- Identify and describe the parts of a flowering plant.
- Differentiate between types of plants.
- Describe the needs of plants.
- Define the term photosynthesis.
All About Plants
video and VCR, or DVD and DVD player
- Crayons, colored pencils, or markers
- Paper and pencils
- Encyclopedias, botany or gardening books, or magazines with images and descriptions of plants
- Computer with Internet access (optional)
Discuss plants and what they need. Ask students if all plants are alike, and what they require to grow. Show All About Plants to give students an understanding of plants and their needs.
After watching the video, talk about the types of plants featured. Do all plants look alike? What needs do plants have? How do they get their food? Discuss the parts of flowering plants and the process of photosynthesis, the process by which plants make food. Talk about plants that are familiar to the students. What do they look like? Where do they grow? What are their needs?
Have students choose a familiar flowering plant they would like to learn more about; tell them they will research and write a paragraph about it. Each paragraph should include the plant's common and scientific names; a description of the parts (seed, root, stem, leaves, and flower); its needs; and at least three interesting facts. Also have students draw a picture with each plant part labeled. Students may use encyclopedias, botany or gardening books, or magazines for research. The following Web sites also have useful information:
Allow time in class for students to research and complete their paragraphs and drawings. Then divide the class into groups of three or four so they can share their work. Ask them to discuss within their groups the differences and similarities of the plants.
Ask for volunteers to share what they learned from their research and group discussions. Review what students have learned about the needs of plants, the parts of flowering plants, and photosynthesis.
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Use the following three-point rubric to evaluate students' work during this lesson.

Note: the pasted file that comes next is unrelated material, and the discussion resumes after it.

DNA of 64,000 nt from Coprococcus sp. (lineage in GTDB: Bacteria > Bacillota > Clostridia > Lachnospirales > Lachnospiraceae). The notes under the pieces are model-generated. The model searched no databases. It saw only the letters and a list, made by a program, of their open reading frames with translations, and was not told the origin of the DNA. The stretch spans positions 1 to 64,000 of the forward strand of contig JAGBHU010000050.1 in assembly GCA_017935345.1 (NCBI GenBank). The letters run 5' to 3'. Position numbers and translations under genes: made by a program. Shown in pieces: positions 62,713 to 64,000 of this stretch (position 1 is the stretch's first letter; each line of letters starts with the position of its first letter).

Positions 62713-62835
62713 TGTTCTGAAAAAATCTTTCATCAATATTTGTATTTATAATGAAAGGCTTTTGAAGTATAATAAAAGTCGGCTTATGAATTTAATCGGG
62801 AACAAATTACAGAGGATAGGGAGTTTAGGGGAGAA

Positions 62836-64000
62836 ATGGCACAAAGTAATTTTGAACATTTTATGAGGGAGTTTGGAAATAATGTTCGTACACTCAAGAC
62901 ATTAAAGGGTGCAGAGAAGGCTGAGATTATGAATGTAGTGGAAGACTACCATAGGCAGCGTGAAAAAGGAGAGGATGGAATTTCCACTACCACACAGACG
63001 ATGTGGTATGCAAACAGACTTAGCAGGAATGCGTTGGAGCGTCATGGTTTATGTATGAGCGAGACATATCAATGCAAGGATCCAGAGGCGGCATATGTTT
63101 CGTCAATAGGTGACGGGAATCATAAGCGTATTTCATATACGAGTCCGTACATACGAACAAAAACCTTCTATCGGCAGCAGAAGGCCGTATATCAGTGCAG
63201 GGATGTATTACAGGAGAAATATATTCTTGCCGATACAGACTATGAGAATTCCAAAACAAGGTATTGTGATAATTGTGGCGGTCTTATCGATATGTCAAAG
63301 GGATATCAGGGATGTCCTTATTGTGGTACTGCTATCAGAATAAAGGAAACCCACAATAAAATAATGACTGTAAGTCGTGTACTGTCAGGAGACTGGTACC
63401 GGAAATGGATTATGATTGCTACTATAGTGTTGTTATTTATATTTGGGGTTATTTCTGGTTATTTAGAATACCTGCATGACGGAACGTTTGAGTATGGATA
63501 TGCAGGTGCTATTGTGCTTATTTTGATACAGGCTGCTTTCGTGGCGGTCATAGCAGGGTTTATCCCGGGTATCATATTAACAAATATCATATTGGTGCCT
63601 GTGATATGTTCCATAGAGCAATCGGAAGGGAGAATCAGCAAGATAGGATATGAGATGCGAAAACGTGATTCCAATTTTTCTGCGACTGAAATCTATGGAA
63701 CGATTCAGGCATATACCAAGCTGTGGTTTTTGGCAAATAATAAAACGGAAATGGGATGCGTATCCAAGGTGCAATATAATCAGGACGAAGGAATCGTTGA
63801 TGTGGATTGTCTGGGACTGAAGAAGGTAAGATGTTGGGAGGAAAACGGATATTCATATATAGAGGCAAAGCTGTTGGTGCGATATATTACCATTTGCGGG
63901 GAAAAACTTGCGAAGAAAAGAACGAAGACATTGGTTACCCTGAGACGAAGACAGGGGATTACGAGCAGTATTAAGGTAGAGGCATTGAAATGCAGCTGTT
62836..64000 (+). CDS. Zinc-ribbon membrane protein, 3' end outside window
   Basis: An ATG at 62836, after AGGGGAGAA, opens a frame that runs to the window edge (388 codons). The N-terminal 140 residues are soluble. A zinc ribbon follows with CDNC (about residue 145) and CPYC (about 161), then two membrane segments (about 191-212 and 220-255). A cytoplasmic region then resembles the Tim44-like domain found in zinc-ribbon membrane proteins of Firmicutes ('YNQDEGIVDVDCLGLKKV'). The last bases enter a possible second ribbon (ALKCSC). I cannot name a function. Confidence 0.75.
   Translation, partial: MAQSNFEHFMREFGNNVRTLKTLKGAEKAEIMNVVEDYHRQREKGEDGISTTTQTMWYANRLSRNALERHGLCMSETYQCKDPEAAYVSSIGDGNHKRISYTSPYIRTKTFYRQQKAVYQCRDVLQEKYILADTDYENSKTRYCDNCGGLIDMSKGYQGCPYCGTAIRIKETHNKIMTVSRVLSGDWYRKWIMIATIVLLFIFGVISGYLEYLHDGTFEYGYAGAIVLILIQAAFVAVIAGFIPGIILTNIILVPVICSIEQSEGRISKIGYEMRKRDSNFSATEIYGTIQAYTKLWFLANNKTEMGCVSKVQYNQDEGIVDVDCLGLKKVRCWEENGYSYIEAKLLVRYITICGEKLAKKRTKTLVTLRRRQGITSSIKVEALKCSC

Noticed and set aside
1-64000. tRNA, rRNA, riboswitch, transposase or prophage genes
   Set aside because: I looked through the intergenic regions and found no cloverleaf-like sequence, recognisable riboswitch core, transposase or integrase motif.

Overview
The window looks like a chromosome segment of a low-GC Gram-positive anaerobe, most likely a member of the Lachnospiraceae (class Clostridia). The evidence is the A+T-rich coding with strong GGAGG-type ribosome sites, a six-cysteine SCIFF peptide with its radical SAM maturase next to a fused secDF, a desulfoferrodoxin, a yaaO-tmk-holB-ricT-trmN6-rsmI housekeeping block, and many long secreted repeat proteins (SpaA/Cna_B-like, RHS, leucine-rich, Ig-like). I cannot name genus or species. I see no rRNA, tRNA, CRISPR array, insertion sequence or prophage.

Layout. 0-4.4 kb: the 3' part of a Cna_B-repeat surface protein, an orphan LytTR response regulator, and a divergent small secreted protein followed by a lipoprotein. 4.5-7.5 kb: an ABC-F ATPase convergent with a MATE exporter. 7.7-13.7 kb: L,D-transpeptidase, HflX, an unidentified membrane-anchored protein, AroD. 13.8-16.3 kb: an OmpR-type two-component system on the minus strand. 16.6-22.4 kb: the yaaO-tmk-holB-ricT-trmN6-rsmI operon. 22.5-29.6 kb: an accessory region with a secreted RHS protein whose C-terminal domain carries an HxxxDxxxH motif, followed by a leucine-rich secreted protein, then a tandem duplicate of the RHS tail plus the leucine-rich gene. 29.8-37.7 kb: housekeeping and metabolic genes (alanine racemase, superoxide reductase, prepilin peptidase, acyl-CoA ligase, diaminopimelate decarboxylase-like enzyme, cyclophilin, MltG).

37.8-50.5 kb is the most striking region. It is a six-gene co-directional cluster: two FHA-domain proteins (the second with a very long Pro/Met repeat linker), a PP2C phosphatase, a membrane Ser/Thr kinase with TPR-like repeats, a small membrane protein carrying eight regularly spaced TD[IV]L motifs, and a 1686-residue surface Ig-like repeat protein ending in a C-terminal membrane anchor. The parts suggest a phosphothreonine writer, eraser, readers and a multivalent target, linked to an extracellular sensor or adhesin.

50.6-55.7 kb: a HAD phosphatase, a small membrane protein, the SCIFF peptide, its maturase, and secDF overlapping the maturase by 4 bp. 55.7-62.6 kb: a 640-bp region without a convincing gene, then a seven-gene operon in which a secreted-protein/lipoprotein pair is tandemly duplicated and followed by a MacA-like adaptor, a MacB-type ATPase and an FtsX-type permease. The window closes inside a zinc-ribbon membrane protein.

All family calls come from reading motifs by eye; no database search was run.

Three points:Students were highly engaged in class and group discussions; used research materials appropriately; produced a complete paragraph that included all requested information; and correctly identified all parts of a flowering plant.
Two points:Students participated in class and group discussions; used research materials with little assistance; produced an adequate paragraph, including most of the requested information; and correctly identified at least three parts of a flowering plant.
One point:Students participated minimally in class and group discussions; were unable to use research materials without teacher assistance; created an incomplete paragraph with little or none of the requested information; and identified two or fewer parts of a flowering plant.
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Definition:The bloom or blossom of a plant; the reproductive organ of an angiosperm plant
Context:Flowers come in all shapes, sizes, and colors.
Definition:The main organs of photosynthesis and transpiration in plants
Context:When you look at a forest in summer, you can see the green leaves of trees.
Definition:A process used by plants to convert water, carbon dioxide and sunlight into carbohydrates and oxygen
Context:Photosynthesis allows plants to make their own food.
Definition:The usually underground part of a seed plant body
Context:Roots hold the plant in place.
Definition:A fertilized and mature ovule containing a plant embryo
Context:A new plant will come from the seed.
Definition:Stalk; a slender or elongated structure that supports a plant
Context:The stem pokes up through the soil.
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Mid-continent Research for Education and Learning (McREL)
McREL's Content Knowledge: A Compendium of Standards and Benchmarks for K-12 Education addresses 14 content areas. To view the standards and benchmarks, visithttp://www.mcrel.org/compendium/browse.asp.
This lesson plan addresses the following national standards:
- Science: Life Sciences Understands the structure and functions of cells and organisms
- Life Skills: Working With Others Displays effective interpersonal communication skills
- Language Arts: Writing Gathers and uses information for research purposes;
Reading--Uses reading skills and strategies to understand and interpret a variety of informational texts
National Academy of Sciences
The National Science Education Standards provide guidelines for teaching science as well as a coherent vision of what it means to be scientifically literate for students in grades K-12. To view the standards, visithttp://books.nap.edu/html/nses/html/overview.html#content.
This lesson plan addresses the following science standards:
- Life Science: Characteristics of organisms; Life cycles of organisms
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Tamar Burris, former elementary teacher and freelance education writer
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